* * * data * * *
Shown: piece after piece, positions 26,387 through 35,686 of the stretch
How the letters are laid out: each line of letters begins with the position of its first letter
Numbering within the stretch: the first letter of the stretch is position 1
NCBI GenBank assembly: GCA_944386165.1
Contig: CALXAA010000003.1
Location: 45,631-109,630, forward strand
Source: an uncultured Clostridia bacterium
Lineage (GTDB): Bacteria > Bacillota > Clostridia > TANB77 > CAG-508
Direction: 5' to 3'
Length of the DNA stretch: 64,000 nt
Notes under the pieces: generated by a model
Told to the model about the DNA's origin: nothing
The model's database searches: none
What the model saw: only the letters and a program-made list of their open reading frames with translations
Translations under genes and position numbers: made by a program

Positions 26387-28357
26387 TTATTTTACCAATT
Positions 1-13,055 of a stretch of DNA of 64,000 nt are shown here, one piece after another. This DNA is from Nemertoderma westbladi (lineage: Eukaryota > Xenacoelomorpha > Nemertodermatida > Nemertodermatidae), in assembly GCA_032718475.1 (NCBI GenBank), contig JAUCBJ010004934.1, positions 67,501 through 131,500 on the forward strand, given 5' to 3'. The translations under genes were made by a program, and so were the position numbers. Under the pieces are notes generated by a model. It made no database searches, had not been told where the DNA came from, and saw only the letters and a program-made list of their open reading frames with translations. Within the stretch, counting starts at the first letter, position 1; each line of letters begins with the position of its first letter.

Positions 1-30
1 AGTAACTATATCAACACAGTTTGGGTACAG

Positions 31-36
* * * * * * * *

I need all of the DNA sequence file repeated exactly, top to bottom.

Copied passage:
Shown: piece after piece, positions 26,387 through 35,686 of the stretch
How the letters are laid out: each line of letters begins with the position of its first letter
Numbering within the stretch: the first letter of the stretch is position 1
NCBI GenBank assembly: GCA_944386165.1
Contig: CALXAA010000003.1
Location: 45,631-109,630, forward strand
Source: an uncultured Clostridia bacterium
Lineage (GTDB): Bacteria > Bacillota > Clostridia > TANB77 > CAG-508
Direction: 5' to 3'
Length of the DNA stretch: 64,000 nt
Notes under the pieces: generated by a model
Told to the model about the DNA's origin: nothing
The model's database searches: none
What the model saw: only the letters and a program-made list of their open reading frames with translations
Translations under genes and position numbers: made by a program

Positions 26387-28357
26387 TTATTTTACCAATT
Positions 1-13,055 of a stretch of DNA of 64,000 nt are shown here, one piece after another. This DNA is from Nemertoderma westbladi (lineage: Eukaryota > Xenacoelomorpha > Nemertodermatida > Nemertodermatidae), in assembly GCA_032718475.1 (NCBI GenBank), contig JAUCBJ010004934.1, positions 67,501 through 131,500 on the forward strand, given 5' to 3'. The translations under genes were made by a program, and so were the position numbers. Under the pieces are notes generated by a model. It made no database searches, had not been told where the DNA came from, and saw only the letters and a program-made list of their open reading frames with translations. Within the stretch, counting starts at the first letter, position 1; each line of letters begins with the position of its first letter.

Positions 1-30
1 AGTAACTATATCAACACAGTTTGGGTACAG

Positions 31-36